Puerto Rico Panic Signaled Buy at American Century, Permut Says

The wave of selling in Puerto Rico bonds that started in September pushed yield spreads to record highs. During that month, American Century Investment Management boosted holdings of commonwealth debt in its intermediate-term tax-free fund to 1 percentage point more than its benchmark index, said Steven Permut, who oversees about $6 billion of local debt as head of munis in Mountain View, California.

Permut also discussed why California is poised for another rating increase and the future of bond insurance for today’s Bloomberg Brief: Municipal Market Newsletter.

Q: How have you adjusted your Puerto Rico holdings given the increase in yields since September?

A: Our tax-free bond fund currently owns about 4 percent in Puerto Rico, which is about a 1 percent overweight versus the index. We view that as a moderate bet. Most of that overweight was purchased in September when spreads were quite wide.

In moderate amounts, Puerto Rico and Detroit can be used by professional managers to add alpha. But double-digit percentages aren’t appropriate, and an individual investor purchasing high-risk, high-profile names isn’t appropriate.

We put the overweight on as the trading value of Puerto Rico securities became attractive. We were basically flat to the benchmark for most of 2013, and then we added to our holdings in mid-September.

Q: Does your increase in Puerto Rico debt mean you believe the island’s economy is going to improve?

A: The economy is only one factor we’re viewing in Puerto Rico. The credit remains problematic from the standpoint of its political situation as well as its debt levels. But we believed fundamentals were being overshadowed by technical factors in the last three months. The fundamentals were much stronger than its trading value was indicating.

Q: Turning to California, are the yield spreads on general-obligation bonds there too narrow given the state’s strains just a few years ago?

A: On the long-end, California is at fair value. Down the curve, it has become on the richer side.

The bonds are still in the high single-A category from a credit standpoint. But with some of the changes and the remarks from the rating agencies, we wouldn’t be surprised within the next 12 to 24 months to see California receive a AA rating.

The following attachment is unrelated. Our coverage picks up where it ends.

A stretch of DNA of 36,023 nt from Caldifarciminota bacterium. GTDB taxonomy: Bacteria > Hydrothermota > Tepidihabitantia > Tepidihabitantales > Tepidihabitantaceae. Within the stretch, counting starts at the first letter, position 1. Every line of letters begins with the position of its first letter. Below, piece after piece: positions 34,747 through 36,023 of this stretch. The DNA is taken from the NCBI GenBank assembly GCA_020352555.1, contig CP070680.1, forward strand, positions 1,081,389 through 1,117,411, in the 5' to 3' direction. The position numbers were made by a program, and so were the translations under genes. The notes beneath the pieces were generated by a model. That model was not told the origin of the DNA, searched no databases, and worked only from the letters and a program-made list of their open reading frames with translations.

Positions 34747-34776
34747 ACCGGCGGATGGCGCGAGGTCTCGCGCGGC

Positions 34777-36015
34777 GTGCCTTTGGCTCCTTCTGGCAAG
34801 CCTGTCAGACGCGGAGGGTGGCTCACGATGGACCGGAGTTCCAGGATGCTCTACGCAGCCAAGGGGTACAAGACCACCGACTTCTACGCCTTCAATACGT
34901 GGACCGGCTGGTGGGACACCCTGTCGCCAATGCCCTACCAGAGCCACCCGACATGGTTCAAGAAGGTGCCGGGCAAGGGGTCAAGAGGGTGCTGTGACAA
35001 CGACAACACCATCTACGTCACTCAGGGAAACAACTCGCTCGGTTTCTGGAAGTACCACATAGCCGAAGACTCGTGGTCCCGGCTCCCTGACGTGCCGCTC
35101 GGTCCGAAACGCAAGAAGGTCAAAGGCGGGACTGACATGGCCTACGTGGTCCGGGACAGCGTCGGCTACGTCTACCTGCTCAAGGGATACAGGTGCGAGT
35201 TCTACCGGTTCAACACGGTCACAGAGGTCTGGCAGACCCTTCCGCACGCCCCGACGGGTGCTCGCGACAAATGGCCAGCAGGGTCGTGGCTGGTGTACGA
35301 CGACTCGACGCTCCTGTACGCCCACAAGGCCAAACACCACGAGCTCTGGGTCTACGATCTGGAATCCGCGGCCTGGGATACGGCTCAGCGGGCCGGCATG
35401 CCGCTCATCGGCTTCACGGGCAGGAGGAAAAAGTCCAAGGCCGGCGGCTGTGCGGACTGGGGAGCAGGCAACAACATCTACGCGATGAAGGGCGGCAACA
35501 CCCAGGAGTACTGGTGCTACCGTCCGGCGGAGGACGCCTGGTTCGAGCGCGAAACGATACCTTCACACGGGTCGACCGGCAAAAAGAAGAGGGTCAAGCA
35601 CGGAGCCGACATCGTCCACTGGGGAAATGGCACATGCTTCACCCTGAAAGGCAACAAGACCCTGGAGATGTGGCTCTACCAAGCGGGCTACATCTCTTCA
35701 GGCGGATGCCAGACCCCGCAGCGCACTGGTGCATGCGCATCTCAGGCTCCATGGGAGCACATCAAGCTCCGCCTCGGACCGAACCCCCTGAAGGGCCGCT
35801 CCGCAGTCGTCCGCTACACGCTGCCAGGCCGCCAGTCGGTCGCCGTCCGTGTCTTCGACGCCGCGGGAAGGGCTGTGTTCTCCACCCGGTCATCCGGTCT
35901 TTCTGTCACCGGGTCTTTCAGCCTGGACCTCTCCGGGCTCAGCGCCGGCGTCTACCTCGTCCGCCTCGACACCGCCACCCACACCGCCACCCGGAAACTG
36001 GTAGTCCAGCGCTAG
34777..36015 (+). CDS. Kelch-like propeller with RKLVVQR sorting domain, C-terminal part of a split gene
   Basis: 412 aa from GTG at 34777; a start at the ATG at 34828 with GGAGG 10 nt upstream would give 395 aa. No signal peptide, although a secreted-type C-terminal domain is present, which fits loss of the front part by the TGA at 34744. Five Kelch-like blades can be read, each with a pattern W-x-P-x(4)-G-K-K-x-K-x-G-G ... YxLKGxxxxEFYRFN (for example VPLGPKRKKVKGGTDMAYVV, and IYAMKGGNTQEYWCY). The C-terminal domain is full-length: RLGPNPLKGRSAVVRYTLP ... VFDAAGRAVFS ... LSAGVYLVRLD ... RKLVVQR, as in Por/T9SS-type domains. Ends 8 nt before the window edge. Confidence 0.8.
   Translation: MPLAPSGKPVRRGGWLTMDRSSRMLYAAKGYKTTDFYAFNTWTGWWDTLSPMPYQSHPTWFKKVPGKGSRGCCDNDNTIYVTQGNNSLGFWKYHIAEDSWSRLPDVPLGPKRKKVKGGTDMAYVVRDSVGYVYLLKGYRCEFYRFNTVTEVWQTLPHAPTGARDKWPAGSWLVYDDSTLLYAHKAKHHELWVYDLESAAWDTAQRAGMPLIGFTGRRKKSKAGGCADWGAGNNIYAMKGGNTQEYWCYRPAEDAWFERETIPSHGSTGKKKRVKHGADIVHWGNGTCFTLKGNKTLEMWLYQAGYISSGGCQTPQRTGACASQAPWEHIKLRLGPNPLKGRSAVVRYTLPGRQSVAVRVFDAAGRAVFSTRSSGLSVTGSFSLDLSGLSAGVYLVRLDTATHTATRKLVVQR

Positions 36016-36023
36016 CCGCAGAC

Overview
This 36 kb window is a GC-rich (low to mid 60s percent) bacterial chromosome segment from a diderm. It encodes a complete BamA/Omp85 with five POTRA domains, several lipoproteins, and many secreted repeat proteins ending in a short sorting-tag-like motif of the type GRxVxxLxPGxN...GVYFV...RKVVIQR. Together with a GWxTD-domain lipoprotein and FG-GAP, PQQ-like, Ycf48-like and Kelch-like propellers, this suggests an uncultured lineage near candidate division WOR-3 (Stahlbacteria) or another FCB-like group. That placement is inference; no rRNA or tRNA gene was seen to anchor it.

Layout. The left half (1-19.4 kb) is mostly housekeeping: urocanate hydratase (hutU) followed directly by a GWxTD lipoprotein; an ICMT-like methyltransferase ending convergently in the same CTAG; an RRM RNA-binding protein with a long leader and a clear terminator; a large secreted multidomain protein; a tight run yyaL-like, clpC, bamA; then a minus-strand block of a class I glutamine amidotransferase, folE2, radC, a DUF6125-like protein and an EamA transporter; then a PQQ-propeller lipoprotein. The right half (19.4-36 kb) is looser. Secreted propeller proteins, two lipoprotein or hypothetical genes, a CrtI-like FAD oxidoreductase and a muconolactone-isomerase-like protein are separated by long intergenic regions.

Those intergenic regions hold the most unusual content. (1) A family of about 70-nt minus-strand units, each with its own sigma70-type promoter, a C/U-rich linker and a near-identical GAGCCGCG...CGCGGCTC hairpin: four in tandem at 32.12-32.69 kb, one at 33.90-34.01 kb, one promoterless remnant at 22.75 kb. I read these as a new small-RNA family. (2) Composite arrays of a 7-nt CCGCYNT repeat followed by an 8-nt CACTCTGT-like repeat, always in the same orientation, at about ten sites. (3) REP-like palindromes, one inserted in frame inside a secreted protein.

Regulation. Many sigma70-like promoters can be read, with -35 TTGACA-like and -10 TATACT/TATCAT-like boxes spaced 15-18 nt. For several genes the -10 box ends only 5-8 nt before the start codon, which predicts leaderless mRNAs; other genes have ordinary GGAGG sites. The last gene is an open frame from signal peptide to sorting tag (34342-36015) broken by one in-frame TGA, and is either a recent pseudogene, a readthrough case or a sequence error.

With the state improving its credit quality and tax rates on the wealthiest residents in the state going up substantially, even at these levels we view California as providing a role in an individual’s portfolio.

Q: Is there a need for bond insurance in the muni market now that investors have adjusted to life without much of it?

A: We don’t see a need for bond insurance for institutional investors, and we don’t believe the market will ever return to the pre-crisis levels where 50 or 55 percent of issuance was coming insured.

There’s a small niche for bond insurers for individual investors who are looking for a secondary guarantee of their principal payments. We will see a slow growth in bond insurance for those individual buy-and-hold investors, but I don’t believe we’ll see bond insurance get to double-digit penetration again.

Q: Do you have any concerns about how bonds are priced in the municipal market?

A: Pricing in the last few years has become much more transparent than it once was, with real-time pricing available to both institutional and individual buyers.

But in periods of stress and periods in which there are high-profile credits that come under pressure like Puerto Rico, pricing has become more of an issue and bears further watching.

Q: Are muni-bond buyers going to have to recalibrate their expectations headed into 2014 after a year of negative returns?

A: It is negative total returns, but we’re still talking about a very stable asset class. We’re not looking at double-digit returns like we’ve seen in past years, but for what people buy municipal securities for -- tax-free income, preservation of principal and high-quality, low-volatility investments -- they’ve basically provided it.

Being down 2 percent during a fairly bad time period in the fixed-income market to me signals the asset class is doing what it should do.

Q: What will stem the current streak of outflows from muni mutual funds?

A: There are going to be some surprises at year-end or April 15, 2014, when people file their taxes. There’s also been a fairly substantial phase-out of deductions for high-income earners.

That will make municipals, which continue to be dual exempt, more attractive and will bring more investors to the asset class than is currently being priced into the market.

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